Label: Memphis Industries Release date: 11/10/10 Link: Amazon Website: Myspace

It’s not often that drummers steal the show, but Frankie Rose is an exception. The transplanted Californian, who made her name as a former Vivian Girl and member of Crystal Stilts and Dum Dum Girls, has been faithful to few bands for long in recent years. However, after casting off the shackles of her drumkit with the release of the eponymous Frankie Rose & The Outs, it all begins to make sense.

In many ways, the album isn’t uncharted territory for Rose: its still retro-pop and there’s the odd scuzzy garage band number in the form of ‘Girlfriend Island’, but it is obvious that Rose is moving away from her lo-fi roots towards something more original, while remaining steeped in the tradition of 1960s girl bands that informed her music with Vivian Girls and Dum Dum Girls.

The record is bookended by two melancholy songs. The first, ‘Hollow Life, is almost choir-like with its organ and slowly building harmonies that lapse into ‘Candy’, the kitschy zenith of Rose’s exploration of 1960s pop. With the third track, the Peanuts-referencing ‘Little Brown Haired Girls’, the tone again shifts to multi-textured string crescendos.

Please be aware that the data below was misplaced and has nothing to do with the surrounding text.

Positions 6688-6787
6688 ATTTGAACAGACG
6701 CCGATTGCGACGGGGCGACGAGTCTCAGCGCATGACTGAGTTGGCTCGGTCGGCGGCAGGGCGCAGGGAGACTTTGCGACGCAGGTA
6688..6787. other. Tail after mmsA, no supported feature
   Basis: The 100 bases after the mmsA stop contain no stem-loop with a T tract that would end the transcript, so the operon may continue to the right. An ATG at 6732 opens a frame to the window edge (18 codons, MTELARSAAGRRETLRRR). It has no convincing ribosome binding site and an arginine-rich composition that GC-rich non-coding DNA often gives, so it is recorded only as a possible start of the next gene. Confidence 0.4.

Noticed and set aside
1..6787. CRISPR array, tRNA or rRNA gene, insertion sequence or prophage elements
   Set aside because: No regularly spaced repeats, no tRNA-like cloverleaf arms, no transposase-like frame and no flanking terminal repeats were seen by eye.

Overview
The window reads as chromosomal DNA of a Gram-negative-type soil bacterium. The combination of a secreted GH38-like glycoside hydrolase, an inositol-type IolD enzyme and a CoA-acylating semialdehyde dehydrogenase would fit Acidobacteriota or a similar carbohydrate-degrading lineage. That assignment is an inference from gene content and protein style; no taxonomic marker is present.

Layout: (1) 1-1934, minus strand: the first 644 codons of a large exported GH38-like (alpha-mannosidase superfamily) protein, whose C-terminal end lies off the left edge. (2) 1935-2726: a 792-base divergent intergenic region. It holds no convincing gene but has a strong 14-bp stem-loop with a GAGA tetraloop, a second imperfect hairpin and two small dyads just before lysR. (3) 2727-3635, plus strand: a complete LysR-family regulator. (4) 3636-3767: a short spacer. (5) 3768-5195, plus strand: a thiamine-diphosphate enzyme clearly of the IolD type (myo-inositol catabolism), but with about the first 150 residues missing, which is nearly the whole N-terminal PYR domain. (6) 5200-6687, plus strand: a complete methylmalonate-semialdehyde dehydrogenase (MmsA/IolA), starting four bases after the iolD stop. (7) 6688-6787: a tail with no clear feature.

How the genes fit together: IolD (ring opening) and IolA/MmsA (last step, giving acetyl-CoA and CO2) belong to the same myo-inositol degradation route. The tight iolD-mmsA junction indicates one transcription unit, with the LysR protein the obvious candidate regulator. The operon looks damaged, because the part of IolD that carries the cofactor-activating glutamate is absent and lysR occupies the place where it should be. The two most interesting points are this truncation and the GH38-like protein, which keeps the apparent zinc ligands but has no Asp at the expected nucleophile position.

‘That’s What People Told Me’, which the band performed with aplomb at SXSW in March, ranks as an album highlight, showcasing angelic vocals cut with fuzzy, chaotic guitar. Squatting unassumingly in the middle of the record, ‘Must be Nice’ is an easy-going, indecently catchy pop track that turns psychedelic mid-way through.

Frankie Rose & The Outs is by no means pitch perfect: the 1.49 minutes of ‘You Can Make Me Feel Bad’ feel like unnecessary malingering before ‘Don’t Tred’, while the inclusion of Vivian Girls-esque ‘Girlfriend Island’ is an unwelcome reminder of past work.

All things considered, Rose’s debut stint as frontwoman makes effortless listening and transcends anything made with previous musical partners.

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